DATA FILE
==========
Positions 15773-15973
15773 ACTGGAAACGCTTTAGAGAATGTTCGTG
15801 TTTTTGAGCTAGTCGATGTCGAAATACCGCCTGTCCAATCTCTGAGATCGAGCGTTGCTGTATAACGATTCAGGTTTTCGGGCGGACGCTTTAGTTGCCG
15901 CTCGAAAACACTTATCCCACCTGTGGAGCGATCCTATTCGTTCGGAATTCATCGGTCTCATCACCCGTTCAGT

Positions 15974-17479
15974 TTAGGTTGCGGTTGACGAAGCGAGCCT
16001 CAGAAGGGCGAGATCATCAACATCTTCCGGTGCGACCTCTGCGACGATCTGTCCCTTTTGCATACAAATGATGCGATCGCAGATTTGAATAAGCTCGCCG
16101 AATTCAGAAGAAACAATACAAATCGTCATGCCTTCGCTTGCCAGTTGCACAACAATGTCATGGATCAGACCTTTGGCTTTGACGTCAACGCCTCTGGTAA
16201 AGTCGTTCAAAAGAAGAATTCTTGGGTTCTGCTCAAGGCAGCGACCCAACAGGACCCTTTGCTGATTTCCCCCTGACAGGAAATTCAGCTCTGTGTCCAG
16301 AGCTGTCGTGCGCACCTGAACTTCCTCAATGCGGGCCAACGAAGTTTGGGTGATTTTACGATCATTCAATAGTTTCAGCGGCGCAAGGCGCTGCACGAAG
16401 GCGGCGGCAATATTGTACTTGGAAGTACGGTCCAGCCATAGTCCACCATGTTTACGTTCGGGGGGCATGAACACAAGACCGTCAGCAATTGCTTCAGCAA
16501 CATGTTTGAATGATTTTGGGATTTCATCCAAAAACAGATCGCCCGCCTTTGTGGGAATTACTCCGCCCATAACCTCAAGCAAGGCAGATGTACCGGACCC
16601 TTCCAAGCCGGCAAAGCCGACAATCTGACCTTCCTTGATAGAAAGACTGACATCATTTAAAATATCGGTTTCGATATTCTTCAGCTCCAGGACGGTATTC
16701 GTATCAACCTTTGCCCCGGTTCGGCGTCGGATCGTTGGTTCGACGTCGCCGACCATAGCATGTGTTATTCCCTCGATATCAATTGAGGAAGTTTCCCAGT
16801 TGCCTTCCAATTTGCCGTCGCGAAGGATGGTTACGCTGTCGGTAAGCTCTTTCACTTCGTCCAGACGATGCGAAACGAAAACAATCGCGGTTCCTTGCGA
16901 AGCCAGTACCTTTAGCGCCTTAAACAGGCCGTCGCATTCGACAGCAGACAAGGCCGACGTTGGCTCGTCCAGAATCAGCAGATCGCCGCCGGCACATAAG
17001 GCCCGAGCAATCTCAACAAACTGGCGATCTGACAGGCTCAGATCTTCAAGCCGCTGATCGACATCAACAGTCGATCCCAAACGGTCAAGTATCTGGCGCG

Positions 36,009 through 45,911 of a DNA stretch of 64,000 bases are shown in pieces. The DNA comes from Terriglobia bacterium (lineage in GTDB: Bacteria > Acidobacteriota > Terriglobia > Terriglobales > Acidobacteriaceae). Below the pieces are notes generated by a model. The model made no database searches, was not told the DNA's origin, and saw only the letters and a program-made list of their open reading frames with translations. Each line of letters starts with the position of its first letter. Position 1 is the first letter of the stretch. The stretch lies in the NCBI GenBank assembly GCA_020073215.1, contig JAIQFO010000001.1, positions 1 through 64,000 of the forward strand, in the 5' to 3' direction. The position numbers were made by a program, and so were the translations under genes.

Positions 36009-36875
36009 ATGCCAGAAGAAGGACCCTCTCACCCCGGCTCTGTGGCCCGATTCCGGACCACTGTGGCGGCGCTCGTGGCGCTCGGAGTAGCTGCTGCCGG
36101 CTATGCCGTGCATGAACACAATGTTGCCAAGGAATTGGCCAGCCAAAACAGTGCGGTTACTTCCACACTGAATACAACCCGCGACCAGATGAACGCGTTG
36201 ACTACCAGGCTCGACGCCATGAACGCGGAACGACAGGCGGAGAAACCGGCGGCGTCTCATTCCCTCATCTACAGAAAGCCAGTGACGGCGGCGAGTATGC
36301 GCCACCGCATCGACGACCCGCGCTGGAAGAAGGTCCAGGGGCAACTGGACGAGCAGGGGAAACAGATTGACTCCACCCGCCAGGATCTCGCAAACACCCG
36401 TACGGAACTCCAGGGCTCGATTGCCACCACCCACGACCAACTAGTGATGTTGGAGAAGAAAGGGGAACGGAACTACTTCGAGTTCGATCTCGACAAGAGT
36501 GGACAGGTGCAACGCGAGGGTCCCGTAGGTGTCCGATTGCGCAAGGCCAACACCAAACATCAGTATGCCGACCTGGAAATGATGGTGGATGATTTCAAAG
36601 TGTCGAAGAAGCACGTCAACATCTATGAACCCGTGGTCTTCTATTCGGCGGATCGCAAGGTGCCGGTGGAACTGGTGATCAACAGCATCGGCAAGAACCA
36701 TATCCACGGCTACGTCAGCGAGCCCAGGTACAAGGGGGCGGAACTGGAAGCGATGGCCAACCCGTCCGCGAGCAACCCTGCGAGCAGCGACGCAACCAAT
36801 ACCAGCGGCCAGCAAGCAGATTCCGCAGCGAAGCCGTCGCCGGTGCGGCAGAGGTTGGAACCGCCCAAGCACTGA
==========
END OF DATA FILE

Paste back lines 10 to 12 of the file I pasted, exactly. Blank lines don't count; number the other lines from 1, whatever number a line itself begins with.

16301 AGCTGTCGTGCGCACCTGAACTTCCTCAATGCGGGCCAACGAAGTTTGGGTGATTTTACGATCATTCAATAGTTTCAGCGGCGCAAGGCGCTGCACGAAG
16401 GCGGCGGCAATATTGTACTTGGAAGTACGGTCCAGCCATAGTCCACCATGTTTACGTTCGGGGGGCATGAACACAAGACCGTCAGCAATTGCTTCAGCAA
16501 CATGTTTGAATGATTTTGGGATTTCATCCAAAAACAGATCGCCCGCCTTTGTGGGAATTACTCCGCCCATAACCTCAAGCAAGGCAGATGTACCGGACCC